Archival-Grade Optical Disc Specification

Archival-Grade Optical Disc Specification

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The question of how long consumer images will last once stored optically may soon have a more definitive answer thanks to an agreement between two organizations that specialize in this area.

The Optical Storage Technology Association (OSTA) recently announced that it has signed an agreement with ECMA International to work together to finalize an industry-wide archival-grade optical disc specification. According to the two groups the purpose of this initiative is to address end user needs calling for established practices in media archive life testing and classification. The final goal is the issuance of an ISO standard available to the industry for broad implementation. ECMA is the inventor and main practitioner of the concept of “fast tracking” of specifications drafted in international standards format through the process in Global Standards Bodies such as the ISO.

Since its formation in Sept. 2005, OSTA’s Optical Disc Archival Testing (ODAT) Committee has worked with a multi-national group of industry experts to develop a draft specification for an archival standard. The ODAT Committee is composed of global manufacturers of 120mm optical media and drives, as well as university and government members. Participating manufacturers include Fuji, Imation, MAM-A Inc., Maxell, Memorex, Panasonic (Matsushita Electric), Ricoh, Sony, TDK, Toshiba, and Verbatim. The committee has also received support from other industry organizations, including Japan’s CDs21 and the Digital Content Association of Japan (DCAJ), and has held seminars and working sessions in the U.S. and Japan.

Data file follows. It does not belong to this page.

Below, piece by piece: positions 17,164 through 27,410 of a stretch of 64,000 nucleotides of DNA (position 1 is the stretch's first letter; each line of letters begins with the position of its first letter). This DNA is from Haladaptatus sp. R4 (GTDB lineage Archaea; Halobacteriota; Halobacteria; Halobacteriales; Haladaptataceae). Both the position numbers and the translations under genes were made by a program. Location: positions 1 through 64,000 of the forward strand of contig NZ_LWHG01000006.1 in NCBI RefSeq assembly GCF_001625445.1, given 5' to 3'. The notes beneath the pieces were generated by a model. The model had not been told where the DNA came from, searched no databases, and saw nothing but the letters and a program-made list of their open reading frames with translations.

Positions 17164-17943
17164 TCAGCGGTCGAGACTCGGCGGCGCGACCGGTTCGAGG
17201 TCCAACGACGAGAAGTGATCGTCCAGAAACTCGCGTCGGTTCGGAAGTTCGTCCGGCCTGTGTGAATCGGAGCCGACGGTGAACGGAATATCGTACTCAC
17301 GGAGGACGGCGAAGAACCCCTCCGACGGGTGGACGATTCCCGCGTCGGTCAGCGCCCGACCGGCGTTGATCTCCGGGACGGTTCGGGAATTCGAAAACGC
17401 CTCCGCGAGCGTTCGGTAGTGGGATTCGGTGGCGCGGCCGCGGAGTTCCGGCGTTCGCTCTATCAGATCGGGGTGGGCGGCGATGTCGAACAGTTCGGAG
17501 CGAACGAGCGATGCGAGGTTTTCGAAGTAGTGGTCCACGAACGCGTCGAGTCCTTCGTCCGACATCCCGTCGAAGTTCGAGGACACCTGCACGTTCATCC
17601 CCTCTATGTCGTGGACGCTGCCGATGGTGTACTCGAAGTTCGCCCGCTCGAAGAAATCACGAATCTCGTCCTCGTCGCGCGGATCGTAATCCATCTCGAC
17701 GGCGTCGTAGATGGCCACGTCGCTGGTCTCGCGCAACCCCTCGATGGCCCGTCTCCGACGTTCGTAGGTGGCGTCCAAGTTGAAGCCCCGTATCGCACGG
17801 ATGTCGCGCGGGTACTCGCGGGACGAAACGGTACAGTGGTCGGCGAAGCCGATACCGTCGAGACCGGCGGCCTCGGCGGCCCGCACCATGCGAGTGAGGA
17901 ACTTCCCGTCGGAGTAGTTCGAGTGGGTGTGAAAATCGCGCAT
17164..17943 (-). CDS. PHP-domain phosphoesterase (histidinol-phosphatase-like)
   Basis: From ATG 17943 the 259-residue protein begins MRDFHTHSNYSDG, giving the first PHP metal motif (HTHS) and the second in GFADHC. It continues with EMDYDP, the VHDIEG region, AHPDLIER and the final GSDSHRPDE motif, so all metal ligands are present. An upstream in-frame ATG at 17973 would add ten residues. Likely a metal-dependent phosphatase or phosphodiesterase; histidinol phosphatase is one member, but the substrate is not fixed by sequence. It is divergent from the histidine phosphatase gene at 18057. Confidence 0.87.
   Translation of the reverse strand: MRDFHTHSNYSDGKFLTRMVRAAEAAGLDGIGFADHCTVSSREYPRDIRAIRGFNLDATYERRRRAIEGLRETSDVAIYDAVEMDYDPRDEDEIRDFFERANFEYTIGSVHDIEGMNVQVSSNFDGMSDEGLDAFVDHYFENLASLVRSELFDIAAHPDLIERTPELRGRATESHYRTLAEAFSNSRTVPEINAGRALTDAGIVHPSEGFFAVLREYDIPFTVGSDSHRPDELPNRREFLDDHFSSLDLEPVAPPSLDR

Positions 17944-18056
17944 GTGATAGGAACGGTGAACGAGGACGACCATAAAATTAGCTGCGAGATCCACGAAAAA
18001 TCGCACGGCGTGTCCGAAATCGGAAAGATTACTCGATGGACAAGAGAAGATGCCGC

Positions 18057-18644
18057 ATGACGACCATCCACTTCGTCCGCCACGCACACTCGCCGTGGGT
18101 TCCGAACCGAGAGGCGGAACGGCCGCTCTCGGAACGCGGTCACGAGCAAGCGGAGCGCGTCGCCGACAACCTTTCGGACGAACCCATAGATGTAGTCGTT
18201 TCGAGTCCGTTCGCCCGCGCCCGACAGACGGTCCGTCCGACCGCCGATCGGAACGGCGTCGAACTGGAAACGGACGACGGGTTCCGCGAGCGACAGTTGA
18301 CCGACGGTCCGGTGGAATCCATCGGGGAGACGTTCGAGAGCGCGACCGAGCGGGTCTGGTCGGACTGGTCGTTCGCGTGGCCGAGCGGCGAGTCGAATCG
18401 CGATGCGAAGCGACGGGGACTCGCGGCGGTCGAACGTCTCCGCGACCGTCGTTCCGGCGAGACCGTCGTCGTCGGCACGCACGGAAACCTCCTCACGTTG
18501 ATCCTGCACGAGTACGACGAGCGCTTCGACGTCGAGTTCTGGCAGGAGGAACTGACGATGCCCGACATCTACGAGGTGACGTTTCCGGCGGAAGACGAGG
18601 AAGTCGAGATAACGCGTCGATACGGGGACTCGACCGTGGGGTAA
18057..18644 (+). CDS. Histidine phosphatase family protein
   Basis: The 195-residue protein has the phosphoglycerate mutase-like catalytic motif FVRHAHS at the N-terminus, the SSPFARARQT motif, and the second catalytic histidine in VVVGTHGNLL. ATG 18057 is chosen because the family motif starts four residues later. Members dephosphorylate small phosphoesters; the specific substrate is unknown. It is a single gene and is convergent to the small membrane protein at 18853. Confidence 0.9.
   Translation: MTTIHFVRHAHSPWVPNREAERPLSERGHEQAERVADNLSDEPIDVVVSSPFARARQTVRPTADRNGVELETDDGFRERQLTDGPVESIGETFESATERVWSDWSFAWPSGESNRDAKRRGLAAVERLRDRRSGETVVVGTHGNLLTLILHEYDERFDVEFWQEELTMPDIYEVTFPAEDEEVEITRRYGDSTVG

The ODAT Committee’s defined charter is to develop optical media archival test methodology and promote its implementation. We are told that two working groups have addressed the technical and business promotion aspects of the archive test specification. Recently, the technical working group completed a first ECMA draft of the proposed archival test standard. The project was unanimously accepted by the ECMA TC31 committee at its recent meeting in Sapporo, Japan in late June. Further processing will take place under its charter.

“The anticipated end result of this initiative is increased user awareness of archival quality of optical media as a critical purchase parameter,” explained Smith. “This will enhance customers’ ability to make informed purchases appropriate to their application needs by providing a standardized evaluation result indicator. This product differentiation is intended to eliminate any guesswork that takes place when deciding which media to use when long life of data is a desirable attribute.”

Interested companies worldwide are invited to join the organization and participate in its programs by contacting an OSTA representative at (408) 253-3695, by fax at (408) 253-9938, or by addressing its Web site at http://www.osta.org.

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